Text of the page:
After 10 years of playing rugby I decided to hang up my cleats and focus on my career: personal training and mental skills coaching. I started to lift weights 5 times a week since I was always at the gym for work, and before you know it I was counting my macros (special thanks to Curt Griffin) and getting the leanest and strongest I have ever been. Since May 2016 I have been training and eating like a bodybuilder so I asked myself, “Why don’t I just do one of these competitions?”.
The training and nutrition aspect has become routine for me these last 9 months, so preparing to compete will be easy, right? WRONG. Apparently I have to learn how to walk in 5 inch heels and pose in front of hundreds of people. Challenge accepted. I try to step out of my comfort zone on a daily (okay maybe weekly) basis in order to grow as a person and professional, and this is something I advocate to my clients. This experience will not only challenge my mental toughness, but it will help me understand the mental and physical preparation that goes on for these competitions, enabling me to have a greater skill set as a coach and trainer.
So why am I writing these series of blogs? Well if you are hoping to learn about training and nutrition, this is the wrong blog. My goal is to bring an awareness to my readers on the importance of mental preparation and mental skills training by sharing my own personal journey towards my first bodybuilding competition. By doing this I hope that I can offer some tips and strategies for not only other competitors, but for anyone who has to prepare for any type of performance. We can all admit that the mental side plays the same role as the physical (or even more), but how many of you actually exercise your brain as much as your body? Most of us don’t put in the same hours of mental training as physical training, even though we can agree that they are both equally as important. Perhaps it’s a lack of knowledge, education, and support - well hopefully I can bring this to you in the next several weeks.
In addition, I want to start a conversation. Most of us don’t like to talk about what goes on in our head, since doing this usually leads us feeling vulnerable and looking pretty weak - it’s normal. But if you want to turn your weaknesses into strengths, and help others do the same, it must be done! So suck it up and join the conversation about the mental game with me.
IDFA 107 will be held on April 8th, which leaves me only 11 more weeks to get my shit together:
Practice what I preach and implement a mental skills program to my training.
With the help of Curt, learn how to pose and walk in 5 inch heels (aka stop worrying about posing).
Set specific goals. Winning is nice but I can’t control my competition, so I have to stop looking at other competitors and focus on myself.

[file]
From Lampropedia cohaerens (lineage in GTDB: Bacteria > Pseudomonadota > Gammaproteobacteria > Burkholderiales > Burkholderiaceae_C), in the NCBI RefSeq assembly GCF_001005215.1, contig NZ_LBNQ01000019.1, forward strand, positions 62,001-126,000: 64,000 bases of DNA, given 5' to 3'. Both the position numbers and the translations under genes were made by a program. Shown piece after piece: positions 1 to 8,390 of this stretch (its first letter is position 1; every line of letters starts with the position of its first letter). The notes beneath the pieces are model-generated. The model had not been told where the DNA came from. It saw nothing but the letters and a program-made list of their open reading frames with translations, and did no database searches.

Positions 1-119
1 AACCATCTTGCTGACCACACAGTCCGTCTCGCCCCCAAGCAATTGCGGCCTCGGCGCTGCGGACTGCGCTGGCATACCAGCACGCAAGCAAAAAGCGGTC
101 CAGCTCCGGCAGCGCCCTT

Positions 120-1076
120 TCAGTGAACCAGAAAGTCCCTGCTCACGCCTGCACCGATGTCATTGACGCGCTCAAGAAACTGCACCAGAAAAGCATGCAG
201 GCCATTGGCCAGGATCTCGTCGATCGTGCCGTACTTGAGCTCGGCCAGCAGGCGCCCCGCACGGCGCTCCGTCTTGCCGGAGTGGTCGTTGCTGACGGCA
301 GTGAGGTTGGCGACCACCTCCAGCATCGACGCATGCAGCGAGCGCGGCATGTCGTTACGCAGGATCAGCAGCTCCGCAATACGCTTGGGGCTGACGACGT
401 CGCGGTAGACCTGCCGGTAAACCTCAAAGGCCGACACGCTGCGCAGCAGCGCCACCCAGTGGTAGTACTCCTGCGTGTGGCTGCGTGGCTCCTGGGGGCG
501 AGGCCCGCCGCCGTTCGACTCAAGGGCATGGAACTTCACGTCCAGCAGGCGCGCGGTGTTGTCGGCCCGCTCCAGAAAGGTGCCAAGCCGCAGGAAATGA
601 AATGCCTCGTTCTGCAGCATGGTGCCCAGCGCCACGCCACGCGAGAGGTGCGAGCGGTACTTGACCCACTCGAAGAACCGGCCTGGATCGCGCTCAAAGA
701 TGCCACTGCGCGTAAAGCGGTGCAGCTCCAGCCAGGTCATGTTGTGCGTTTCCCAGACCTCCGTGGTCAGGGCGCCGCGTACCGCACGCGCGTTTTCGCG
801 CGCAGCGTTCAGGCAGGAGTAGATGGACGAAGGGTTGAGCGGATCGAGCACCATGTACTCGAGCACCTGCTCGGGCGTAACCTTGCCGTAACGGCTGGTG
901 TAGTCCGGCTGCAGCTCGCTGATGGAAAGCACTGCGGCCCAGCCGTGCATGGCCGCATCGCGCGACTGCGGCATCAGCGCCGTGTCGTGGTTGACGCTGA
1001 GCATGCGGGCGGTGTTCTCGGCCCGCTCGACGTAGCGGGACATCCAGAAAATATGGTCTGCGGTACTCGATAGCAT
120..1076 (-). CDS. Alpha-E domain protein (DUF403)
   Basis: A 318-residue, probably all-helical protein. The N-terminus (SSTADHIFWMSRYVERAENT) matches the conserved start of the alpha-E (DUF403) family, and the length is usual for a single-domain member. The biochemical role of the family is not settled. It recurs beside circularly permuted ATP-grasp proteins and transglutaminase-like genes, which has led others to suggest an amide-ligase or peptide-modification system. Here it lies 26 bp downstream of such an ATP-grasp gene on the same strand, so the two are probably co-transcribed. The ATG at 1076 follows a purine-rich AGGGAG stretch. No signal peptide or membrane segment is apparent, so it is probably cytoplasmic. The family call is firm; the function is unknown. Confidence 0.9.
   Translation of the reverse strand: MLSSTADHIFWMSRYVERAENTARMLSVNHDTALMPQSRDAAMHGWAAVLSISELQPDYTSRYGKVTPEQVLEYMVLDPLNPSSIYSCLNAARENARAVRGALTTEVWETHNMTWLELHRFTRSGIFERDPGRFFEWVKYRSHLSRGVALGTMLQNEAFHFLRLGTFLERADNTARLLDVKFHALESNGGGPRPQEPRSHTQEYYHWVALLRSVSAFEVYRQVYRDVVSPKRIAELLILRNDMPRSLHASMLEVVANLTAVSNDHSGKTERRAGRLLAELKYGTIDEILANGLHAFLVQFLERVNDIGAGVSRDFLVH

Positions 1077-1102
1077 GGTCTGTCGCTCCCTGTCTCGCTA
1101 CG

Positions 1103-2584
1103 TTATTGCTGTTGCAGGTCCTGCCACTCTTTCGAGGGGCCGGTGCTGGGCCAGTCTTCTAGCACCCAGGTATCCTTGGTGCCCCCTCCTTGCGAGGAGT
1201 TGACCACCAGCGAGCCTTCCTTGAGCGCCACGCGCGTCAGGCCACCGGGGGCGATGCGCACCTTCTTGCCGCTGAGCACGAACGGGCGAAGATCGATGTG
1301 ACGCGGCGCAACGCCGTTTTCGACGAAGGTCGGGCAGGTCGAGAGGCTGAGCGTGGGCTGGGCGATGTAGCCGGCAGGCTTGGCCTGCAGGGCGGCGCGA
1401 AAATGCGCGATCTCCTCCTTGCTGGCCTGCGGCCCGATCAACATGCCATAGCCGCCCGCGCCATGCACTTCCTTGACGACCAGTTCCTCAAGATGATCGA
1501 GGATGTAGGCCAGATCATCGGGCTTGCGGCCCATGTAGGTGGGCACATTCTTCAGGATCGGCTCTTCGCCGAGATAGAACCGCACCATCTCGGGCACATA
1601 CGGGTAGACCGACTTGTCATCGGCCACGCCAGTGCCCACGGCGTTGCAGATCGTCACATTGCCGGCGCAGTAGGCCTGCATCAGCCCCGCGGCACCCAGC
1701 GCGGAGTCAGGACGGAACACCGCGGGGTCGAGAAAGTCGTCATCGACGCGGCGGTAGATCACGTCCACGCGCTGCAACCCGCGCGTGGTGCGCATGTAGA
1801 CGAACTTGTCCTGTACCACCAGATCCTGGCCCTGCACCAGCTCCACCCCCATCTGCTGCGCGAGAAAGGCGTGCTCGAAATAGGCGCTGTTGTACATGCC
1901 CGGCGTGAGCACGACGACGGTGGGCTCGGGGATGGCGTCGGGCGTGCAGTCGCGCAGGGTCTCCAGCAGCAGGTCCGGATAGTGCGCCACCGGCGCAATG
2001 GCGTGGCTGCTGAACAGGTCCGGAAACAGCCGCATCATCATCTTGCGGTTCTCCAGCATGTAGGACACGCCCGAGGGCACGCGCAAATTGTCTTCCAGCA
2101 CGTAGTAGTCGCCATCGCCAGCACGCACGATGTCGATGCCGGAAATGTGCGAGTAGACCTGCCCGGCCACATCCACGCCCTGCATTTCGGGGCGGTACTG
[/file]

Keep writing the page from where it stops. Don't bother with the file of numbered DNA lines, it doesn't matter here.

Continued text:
Oh yeah, and have fun! The journey is much more valuable than the destination…
Every week I will be posting a blog about my mental preparation of the previous week. I will give you a sneak peek at my own mental skill program as well as present not only an issue that happened, but a highlight as well, as I believe that it is very important to finish anything and everything in a positive note. There is no use dwelling over mistakes - learn from challenges and only move forward.
My mental skills training program will consist of the tools and strategies I have learned during my Master’s degree in sport psychology. I will also take from books I have read, lectures I’ve attended, other professionals I have networked with, and the experiences and skills I have accumulated playing rugby, teaching physical education, personal training and mental skills coaching with athletes and musicians.
I will be training my brain through a series of “brain exercises” and tools such as specific breathing techniques, cues, visualization, and cognitive restructuring. All these strategies will be used to make sure I stay focused and in the zone when I need to be. There will be distractions. There will be times where I will want to give up. But by training my brain 5 times a week, just as I physically train 5 times a week, I will be able to work on my mental toughness by developing my resilience, confidence, and determination.
This weekend I leave for vacation for 7 days. This means I will pretty much lose 1 full week of regular training. Telling myself that I still have 10 weeks to prep when I come back allows me to stay sane while I am away. I will focus on the positives that I have experienced these last few months of training and know that when I come back, I will be as disciplined as I was before I left. It is important for my brain and body to rest (considering I haven’t really rested since May), so I am confident that I will be able to relax and enjoy myself while doing HIIT workouts, yoga, and meditations on the beach. Who knows, I may even have a drink or two... or thirty-seven. I will let myself enjoy the Caribbean food and when I come back, crush it just like I have been. So stay tuned for my next blog that will be out the first week of February. I will talk more about how I will be starting the first phase of the mental skills training program, and we will find out if I was able to stay sane while away, or if I come back a total mess.
"...If you’re in a comfort zone, afraid to venture out, Remember that all winners were at one time filled with doubt...." -Unknown